When Writing a Story, What Dialogue Rules Should I Use?

When writing a story, dialogue rules are important

Dialogue is the reported conversation between two or more characters within a narrative. It could be found in a book, play, film, or any other type of story format.

If we want to include dialogue in our story, we have to use specific rules. Correct grammar and structure let us show our characters are talking clearly. It’s essential that when we write, everyone uses the same rules. It ensures we can all communicate with each other. When writing a story, dialogue rules change depending on the story’s medium. This page will focus on how to follow the directions for writing a narrative for a book.

How to format dialogue in a story

  1. Quotation marks or inverted commas are used to indicate spoken words. These should be doubled when meaning direct speech. For example:

“I’m starting to learn how to write dialogue,” she said.

  1. A dialogue tag is the part of the sentence that indicates how and who says something within the story. In the above example, she said is the dialogue tag. The dialogue tag always stays outside the quotation marks.

The dialogue tag would still be in lowercase if there were a question mark or exclamation point after the dialogue. You treat it just as you would a comma. It would look like this:

“I’m starting to learn how to write dialogue!” she said.

However, when the dialogue tag is before the speech, a comma appears before the first quotation marks. For example:

She said, “I’m starting to learn how to write dialogue!”

  1. Separate sentences are used for actions before or after the dialogue. It’s essential to ensure that what is happening in the narrative is discernible from the speech. The punctuation helps to show this:

Isla entered the room. “Who goes there?” she said.

  1. The punctuation changes when characters quote somebody else in their dialogue. It ensures that the reader recognizes it is not the character’s words. For this, you would use single quotation marks. Have a look at this example:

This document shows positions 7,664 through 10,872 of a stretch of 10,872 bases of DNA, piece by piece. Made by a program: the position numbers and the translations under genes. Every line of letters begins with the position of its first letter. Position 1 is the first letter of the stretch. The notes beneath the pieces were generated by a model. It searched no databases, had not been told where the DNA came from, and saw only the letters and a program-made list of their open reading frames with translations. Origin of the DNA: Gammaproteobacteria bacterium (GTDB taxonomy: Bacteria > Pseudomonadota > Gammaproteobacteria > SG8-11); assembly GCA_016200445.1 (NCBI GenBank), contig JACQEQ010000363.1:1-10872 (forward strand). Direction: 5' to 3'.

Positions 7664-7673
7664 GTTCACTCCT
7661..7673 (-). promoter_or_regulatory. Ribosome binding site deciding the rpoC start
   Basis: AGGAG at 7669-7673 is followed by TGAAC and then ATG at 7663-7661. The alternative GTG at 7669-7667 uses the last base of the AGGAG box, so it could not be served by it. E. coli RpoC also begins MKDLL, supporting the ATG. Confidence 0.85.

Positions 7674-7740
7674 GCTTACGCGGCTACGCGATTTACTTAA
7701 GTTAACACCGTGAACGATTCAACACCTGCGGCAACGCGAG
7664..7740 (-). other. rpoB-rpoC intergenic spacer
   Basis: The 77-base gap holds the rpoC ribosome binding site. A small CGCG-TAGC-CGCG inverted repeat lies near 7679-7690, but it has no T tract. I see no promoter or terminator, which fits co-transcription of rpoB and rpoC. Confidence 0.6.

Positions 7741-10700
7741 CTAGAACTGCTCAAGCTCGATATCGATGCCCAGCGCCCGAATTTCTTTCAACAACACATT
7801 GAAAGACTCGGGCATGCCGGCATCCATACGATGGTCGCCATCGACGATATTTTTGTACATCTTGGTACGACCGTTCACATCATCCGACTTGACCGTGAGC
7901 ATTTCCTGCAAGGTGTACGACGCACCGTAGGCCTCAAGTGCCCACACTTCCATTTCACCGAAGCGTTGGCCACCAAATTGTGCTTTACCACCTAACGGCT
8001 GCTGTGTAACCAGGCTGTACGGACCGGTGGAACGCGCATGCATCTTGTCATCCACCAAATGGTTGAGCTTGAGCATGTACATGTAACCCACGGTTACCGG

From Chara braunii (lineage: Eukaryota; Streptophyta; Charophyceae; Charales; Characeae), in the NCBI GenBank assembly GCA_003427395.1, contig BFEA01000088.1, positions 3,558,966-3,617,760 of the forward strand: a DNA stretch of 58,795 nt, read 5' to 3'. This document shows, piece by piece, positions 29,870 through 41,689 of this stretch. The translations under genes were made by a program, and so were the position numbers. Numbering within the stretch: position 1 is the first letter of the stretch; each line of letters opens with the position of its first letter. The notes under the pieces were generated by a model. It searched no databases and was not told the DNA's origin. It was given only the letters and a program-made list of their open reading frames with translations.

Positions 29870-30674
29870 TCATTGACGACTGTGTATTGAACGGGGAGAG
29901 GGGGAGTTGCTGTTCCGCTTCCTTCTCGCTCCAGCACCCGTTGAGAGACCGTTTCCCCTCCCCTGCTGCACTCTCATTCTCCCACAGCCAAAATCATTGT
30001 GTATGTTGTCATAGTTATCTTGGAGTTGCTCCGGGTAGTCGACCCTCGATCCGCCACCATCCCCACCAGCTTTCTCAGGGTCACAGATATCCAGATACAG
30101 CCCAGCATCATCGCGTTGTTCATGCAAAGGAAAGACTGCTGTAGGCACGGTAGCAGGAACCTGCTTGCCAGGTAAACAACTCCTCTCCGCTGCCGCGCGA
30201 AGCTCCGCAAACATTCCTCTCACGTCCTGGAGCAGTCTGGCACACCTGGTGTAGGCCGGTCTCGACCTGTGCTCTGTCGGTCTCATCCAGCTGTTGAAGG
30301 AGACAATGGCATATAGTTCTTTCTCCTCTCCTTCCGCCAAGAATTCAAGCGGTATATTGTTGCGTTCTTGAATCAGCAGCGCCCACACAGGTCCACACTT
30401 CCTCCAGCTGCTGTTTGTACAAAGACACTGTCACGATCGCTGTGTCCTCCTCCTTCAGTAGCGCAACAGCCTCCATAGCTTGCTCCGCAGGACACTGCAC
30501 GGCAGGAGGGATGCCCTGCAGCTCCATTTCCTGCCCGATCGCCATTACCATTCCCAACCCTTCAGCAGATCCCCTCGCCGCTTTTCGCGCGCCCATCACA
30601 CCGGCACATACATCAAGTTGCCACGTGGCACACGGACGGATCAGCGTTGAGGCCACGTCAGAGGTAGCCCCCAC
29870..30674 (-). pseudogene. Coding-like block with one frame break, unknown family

Luke started to weep. “When you said, ‘This was the worst thing I’ve tasted!’ it hurt my feelings,” he said.

  1. New paragraphs are used to show when someone new is speaking. These are also always indented to mark the change in speech.

“Finn, please, can you hand me that toy?” Penny said.

“Here, I was finished playing anyway,” Finn replied.

  1. When a paragraph is needed because the speech is so long, there are different punctuation rules. The only difference is that closing quotation marks are not used at the end of every paragraph. They are only used at the end of the final spoken sentence. It may look something like this:

Bernard looked at his exercise book and muttered. “This is going to be the best use of my time. I am going to learn all about writing dialogue. Dialogue rules are the most important aspects to follow when writing a story.

“Learning this will help me write my novel and become a best-selling author. I plan to create a story all about swimming across the ocean. My character will talk to all the sailors and mermaids along the way. It will be a wonderful tale.”

  1. When your character is interrupted, use an em dash. An em dash (—) is used to show when there is an abrupt end to the dialogue. These are not to be confused with hyphens; hyphens are shorter and are used for something else. It is good to know from a grammar point of view; however, for teaching ease, you may want to keep them the same while kids are learning. These dashes should be placed within quotation marks. How to use an em dash:

Isla called out, “Who goes there? What do you—”

“It’s me!” said Luke.

  1. Finally, don’t use punctuation in addition to an ellipsis. If you want the dialogue to trail off as if the character is purposefully not finishing the sentence, use the ellipsis. You don’t need to add a comma or any other punctuation. For example:

“When writing a story, dialogue rules should be in lists of 8. I guess this is the end of the line…” the teacher said, his voice trailing off.

You’re all set to become a great dialogue writer!

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